How Do We Remember and Why Do We Forget?

How Do We Remember and Why Do We Forget?

All thought is a feat of association: having what’s in front of you bring up something in your mind that you almost didn’t know you knew. —Robert Frost

Why do so many of us forget where we put our car keys, eyeglasses, or cellphones? Because putting these objects down is the most ordinary of occurrences, part and parcel of the most humdrum aspects of our lives. (According to Readers Digest, the average adult spends 16 hours a year searching for misplaced keys.) We have trouble remembering anything to which we are simply not paying attention. We won’t remember a phone number spoken to us if we are already picturing our first date with the person.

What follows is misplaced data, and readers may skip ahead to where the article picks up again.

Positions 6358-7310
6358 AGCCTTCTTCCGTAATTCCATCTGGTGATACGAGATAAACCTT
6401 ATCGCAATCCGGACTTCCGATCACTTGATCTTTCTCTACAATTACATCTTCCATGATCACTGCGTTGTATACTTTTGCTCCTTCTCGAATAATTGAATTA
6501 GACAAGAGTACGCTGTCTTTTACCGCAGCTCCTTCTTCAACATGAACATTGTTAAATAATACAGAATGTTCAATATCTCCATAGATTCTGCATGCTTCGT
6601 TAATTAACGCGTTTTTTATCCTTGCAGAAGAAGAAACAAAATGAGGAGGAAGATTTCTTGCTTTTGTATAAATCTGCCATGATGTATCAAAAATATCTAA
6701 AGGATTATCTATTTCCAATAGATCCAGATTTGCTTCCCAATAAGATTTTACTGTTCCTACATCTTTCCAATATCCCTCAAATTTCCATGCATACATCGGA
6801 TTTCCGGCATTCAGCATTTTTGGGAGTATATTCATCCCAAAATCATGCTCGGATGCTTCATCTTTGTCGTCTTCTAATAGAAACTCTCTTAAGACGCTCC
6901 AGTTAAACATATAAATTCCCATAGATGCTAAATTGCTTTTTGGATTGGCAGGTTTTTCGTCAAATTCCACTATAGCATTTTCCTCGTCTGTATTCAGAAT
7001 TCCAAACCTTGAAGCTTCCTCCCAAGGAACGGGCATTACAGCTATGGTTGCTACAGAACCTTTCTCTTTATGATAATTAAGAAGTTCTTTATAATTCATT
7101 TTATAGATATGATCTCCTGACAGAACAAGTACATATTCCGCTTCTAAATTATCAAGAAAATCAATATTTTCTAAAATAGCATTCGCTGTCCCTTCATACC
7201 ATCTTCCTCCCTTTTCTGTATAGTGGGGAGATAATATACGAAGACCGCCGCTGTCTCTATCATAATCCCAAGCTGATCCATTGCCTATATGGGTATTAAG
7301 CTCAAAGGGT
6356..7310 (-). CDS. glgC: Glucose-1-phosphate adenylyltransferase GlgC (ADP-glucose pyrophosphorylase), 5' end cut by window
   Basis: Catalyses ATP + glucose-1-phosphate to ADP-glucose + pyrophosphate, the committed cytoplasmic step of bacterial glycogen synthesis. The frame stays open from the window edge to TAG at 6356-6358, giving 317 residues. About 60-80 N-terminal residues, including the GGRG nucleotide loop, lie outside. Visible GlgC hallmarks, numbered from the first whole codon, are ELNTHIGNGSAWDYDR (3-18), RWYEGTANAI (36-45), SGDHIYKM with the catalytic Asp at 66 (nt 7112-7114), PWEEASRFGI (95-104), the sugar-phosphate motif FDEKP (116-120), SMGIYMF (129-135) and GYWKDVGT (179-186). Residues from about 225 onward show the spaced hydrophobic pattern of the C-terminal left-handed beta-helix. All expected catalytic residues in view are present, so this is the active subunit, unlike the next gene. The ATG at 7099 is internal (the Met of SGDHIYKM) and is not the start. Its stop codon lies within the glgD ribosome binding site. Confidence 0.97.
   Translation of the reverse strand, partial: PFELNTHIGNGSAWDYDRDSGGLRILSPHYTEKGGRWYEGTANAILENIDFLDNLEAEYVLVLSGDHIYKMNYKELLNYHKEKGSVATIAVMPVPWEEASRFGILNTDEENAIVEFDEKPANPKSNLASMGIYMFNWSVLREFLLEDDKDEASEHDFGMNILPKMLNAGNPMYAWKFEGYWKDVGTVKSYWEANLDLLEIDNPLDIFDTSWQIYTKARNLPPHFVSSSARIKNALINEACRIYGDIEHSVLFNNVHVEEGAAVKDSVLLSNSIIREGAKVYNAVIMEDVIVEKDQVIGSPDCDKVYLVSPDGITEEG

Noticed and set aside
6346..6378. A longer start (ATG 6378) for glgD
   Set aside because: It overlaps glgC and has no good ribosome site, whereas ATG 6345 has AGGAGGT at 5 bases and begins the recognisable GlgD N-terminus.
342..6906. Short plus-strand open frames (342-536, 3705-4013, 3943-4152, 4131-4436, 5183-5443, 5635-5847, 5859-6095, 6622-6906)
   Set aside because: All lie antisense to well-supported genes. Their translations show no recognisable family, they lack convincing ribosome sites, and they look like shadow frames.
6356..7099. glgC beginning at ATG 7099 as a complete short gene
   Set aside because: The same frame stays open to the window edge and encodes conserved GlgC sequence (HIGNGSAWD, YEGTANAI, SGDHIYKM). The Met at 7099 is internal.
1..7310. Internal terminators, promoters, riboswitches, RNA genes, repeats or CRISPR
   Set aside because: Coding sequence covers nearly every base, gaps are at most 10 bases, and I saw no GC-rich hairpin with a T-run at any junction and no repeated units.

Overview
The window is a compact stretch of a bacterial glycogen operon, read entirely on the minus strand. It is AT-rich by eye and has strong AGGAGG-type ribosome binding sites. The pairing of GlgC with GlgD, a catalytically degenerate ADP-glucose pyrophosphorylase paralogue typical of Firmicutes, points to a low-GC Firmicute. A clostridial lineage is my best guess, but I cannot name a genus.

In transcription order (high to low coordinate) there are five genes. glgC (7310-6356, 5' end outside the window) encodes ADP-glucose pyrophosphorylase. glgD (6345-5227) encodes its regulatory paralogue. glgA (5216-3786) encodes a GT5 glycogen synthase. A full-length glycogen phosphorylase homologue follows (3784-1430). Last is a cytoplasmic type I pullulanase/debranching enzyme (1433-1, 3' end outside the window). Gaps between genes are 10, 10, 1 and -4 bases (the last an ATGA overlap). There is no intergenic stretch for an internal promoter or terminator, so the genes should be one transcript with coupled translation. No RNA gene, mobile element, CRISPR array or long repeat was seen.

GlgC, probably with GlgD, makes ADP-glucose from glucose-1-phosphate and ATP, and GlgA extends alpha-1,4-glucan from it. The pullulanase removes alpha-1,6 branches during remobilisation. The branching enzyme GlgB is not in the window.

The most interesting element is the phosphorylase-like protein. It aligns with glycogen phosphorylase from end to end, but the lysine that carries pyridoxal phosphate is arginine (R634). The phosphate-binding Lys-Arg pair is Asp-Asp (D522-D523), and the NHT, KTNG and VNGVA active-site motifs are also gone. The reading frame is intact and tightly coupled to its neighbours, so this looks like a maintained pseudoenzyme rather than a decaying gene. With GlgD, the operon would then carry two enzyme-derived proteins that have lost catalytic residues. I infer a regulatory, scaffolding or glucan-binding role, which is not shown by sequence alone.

You can’t transform anything—a date, face, name, or fact—into something memorable without at least a modicum of concentration. I could make the case that an awful lot of what we claim to have “forgotten” we simply never knew in the first place; we never paid attention to it. That explains the perennially misplaced glasses, keys, and purses and the hollow-eyed walk around the parking lot trying to remember where we left our car. What we have labeled “absentmindedness” is, in many ways, just a function of inattention.

Our Brains Are Still Mysterious

As I sat down to write this chapter, there was a serendipitous scientific paper that announced, according to the New York Times, a “spectacular new map of the brain, detailing nearly 100 previously unknown regions.” Since the “known” regions numbered only 83, that would indicate to me how very little we actually know about our brains. Scientists noted that it may take decades to actually uncover each region’s functions.